Time to make customer experiences more rewarding
Focusing more on the customer experience will help marketers to protect their brands against price erosion by building longer-term relationships and customer advocacy, according to Dr Gary Edwards, EVP of client services for Empathica.
Many marketers still believe that when the economy contracts, the best way to compete is to offer lower prices. While this is clearly true in some vertical markets, Edwards argues that improving the customer experience is more likely to retain customers while preserving pricing, profits, and true brand loyalty.
It's becoming obvious to retailers that the business with the lowest prices isn't always going to win in the long term. Value often makes sense in retail, notably when a high-priced item isn't much different from a mid-value one, but what happens to consumers who enjoy sharing experiences rather than just purchasing a tangible product?
If they take their partner to the cinema regularly or like to go out with family and friends for dinner, do they downgrade their expectations on these experiences when their disposable income declines?
In a difficult economic climate, consumer spending obviously does decline. However, less well understood is that, counter to this trend, consumer expectations will also rise. If a couple cuts their dining out visits in half (say every two weeks instead of once a week) their expectations of good service and a memorable experience is heightened at the same time.
However, declines in discretionary spending by consumers results in understandable cutbacks by retailers and restaurants, but it is essential these are done with care in order to minimise their impact on the customer experience. The long held business profitability adage of "doing more with less" has translated in recent years into a consumer mindset of "get more for less".
Businesses must therefore ensure they keep their employees focused on customer service, even in the face of cutbacks and compromises. It's essential that companies get staff working on the small yet important details that make service experiences memorable for customers, and ensure these happen every time.
Staff must be held to account on "romancing" their customers with thoughtful and helpful moments on every single occasion. For most retailers, this can be as simple as ensuring their staff make thoughtful product recommendations rather than simply reciting the specials of the day.
It's important that staff engage with customers and look to build rapport whenever possible. Intentional focus and attention to the needs of someone is foundational to rapport and relationship building. For example, if you're in a restaurant for the first time and unfamiliar with the menu, a quick tour of what others like, a personal favourite, or even just pointing to something the restaurant is famous for are all positive ways of welcoming and engaging the customer. This also serves to build anticipation of something tasty and in so doing, enhances the overall experience and perceptions of the product when it arrives.
Most notably, none of this "romancing" requires extra labour or budget. Most moments of engagement and rapport building are just that: brief but important memories of someone taking an extra 30 seconds to listen and say or do something thoughtful.
Whether in a restaurant offering a menu recommendation, or in a grocery store being walked to a product the customers is looking for, these moments of truth are actually significant differentiators for multi-unit enterprises. They create positive emotional memories of the occasion, the location, and the brand. As such, these memories tend to feed the habits of the customers, binding their loyalty, often also winning them over as brand advocates.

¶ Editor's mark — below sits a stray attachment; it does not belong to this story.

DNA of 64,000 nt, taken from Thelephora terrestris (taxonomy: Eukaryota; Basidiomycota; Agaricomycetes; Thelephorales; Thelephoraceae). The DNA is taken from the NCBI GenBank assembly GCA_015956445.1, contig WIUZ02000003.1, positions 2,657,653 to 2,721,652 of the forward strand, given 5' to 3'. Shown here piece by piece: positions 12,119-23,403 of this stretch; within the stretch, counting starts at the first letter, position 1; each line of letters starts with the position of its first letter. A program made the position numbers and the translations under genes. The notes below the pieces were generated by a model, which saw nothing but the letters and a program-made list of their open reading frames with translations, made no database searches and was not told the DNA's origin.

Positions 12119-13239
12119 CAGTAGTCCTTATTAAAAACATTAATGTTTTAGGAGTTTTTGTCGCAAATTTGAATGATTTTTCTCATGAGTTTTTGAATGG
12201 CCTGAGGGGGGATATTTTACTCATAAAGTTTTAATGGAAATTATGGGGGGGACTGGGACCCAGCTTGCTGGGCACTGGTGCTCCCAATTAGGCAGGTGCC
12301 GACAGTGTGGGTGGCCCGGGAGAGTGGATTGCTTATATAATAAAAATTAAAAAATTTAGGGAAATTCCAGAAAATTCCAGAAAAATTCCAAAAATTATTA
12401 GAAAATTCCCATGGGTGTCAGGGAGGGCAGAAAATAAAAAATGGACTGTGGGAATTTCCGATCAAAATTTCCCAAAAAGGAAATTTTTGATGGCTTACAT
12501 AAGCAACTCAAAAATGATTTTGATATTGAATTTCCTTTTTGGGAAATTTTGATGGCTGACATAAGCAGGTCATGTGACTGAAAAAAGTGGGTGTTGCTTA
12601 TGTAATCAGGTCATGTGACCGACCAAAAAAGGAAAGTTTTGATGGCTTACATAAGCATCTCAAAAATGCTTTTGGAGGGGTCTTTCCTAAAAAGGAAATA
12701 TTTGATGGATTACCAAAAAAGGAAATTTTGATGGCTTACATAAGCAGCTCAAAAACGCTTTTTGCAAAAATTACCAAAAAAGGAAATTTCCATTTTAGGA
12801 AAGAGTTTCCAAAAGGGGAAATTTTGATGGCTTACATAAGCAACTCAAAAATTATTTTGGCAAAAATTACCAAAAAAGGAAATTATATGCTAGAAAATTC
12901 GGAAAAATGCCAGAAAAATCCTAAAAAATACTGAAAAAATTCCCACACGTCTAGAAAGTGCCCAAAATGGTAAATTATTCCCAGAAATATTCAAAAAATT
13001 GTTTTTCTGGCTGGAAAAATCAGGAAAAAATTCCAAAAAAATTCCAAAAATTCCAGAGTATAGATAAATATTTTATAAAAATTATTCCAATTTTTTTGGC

Multi-unit enterprises such as retailers and restaurants therefore need to strive not only for improvement (i.e. raising their standards) but just as diligently working through operational details and ensuring consistency in their day to day operations. In retail and hospitality environments there are many behavioural and environmental cues that need to be considered when setting service expectations with customers.
For example, is there a greeter at the entrance of the store or restaurant and, if so, is this the most valued employee (e.g. a restaurant owner who is welcoming and hosting) or one of the least valued employees who knows little about the business?
It's also important to attend to 'pain points' in the customer experience. The most obvious is payment, as no customer enjoys parting with their money. Think about how most retail and restaurant experiences end on this note: The customer pays and, unfortunately, in too many instances the server (who has a talent for rapport building and service) senses the customer's discomfort and is evasive. Customers are routinely abandoned at the end of their experience and left to find their own way out.
But we know from basic psychology that both the first and last impressions are the most easily recalled. There is some wisdom in the traditional Chinese fortune cookie that is served with the bill: in a small but important way it puts a smile on the customer's face to help counter the pain of payment.
For example, in the check out process at more than 5,000 Hallmark stores, Empathica identified the important final cue that produces customer loyalty: to offer an affirmation of the thoughtfulness of the card or gifts being purchased, and well wishes for the occasion. Looking for a final way to connect with the customer and ensure that the last memory is a positive one helps to drive repeat business and recommendations for others to use the same store.